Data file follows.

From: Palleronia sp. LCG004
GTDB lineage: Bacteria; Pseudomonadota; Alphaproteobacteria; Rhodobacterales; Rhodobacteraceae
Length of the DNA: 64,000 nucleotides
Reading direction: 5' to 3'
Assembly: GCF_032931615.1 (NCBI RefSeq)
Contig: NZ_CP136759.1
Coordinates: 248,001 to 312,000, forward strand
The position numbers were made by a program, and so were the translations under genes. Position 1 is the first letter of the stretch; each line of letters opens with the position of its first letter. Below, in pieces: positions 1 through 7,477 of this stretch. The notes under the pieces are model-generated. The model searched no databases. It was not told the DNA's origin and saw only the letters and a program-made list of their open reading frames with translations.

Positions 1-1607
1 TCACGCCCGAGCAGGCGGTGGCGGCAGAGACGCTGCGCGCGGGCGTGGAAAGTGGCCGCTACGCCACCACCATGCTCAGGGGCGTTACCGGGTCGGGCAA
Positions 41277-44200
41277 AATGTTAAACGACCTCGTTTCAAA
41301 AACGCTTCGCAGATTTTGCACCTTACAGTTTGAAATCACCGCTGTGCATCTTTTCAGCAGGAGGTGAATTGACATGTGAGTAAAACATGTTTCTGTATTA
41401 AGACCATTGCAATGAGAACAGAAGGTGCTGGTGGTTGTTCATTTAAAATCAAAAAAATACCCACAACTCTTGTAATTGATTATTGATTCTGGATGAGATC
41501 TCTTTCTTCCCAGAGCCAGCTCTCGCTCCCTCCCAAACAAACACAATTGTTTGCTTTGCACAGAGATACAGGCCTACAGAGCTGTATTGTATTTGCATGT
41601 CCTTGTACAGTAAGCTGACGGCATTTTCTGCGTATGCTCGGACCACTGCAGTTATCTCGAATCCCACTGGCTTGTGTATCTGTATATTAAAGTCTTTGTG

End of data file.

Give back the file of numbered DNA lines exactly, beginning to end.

From: Palleronia sp. LCG004
GTDB lineage: Bacteria; Pseudomonadota; Alphaproteobacteria; Rhodobacterales; Rhodobacteraceae
Length of the DNA: 64,000 nucleotides
Reading direction: 5' to 3'
Assembly: GCF_032931615.1 (NCBI RefSeq)
Contig: NZ_CP136759.1
Coordinates: 248,001 to 312,000, forward strand
The position numbers were made by a program, and so were the translations under genes. Position 1 is the first letter of the stretch; each line of letters opens with the position of its first letter. Below, in pieces: positions 1 through 7,477 of this stretch. The notes under the pieces are model-generated. The model searched no databases. It was not told the DNA's origin and saw only the letters and a program-made list of their open reading frames with translations.

Positions 1-1607
1 TCACGCCCGAGCAGGCGGTGGCGGCAGAGACGCTGCGCGCGGGCGTGGAAAGTGGCCGCTACGCCACCACCATGCTCAGGGGCGTTACCGGGTCGGGCAA
Positions 41277-44200
41277 AATGTTAAACGACCTCGTTTCAAA
41301 AACGCTTCGCAGATTTTGCACCTTACAGTTTGAAATCACCGCTGTGCATCTTTTCAGCAGGAGGTGAATTGACATGTGAGTAAAACATGTTTCTGTATTA
41401 AGACCATTGCAATGAGAACAGAAGGTGCTGGTGGTTGTTCATTTAAAATCAAAAAAATACCCACAACTCTTGTAATTGATTATTGATTCTGGATGAGATC
41501 TCTTTCTTCCCAGAGCCAGCTCTCGCTCCCTCCCAAACAAACACAATTGTTTGCTTTGCACAGAGATACAGGCCTACAGAGCTGTATTGTATTTGCATGT
41601 CCTTGTACAGTAAGCTGACGGCATTTTCTGCGTATGCTCGGACCACTGCAGTTATCTCGAATCCCACTGGCTTGTGTATCTGTATATTAAAGTCTTTGTG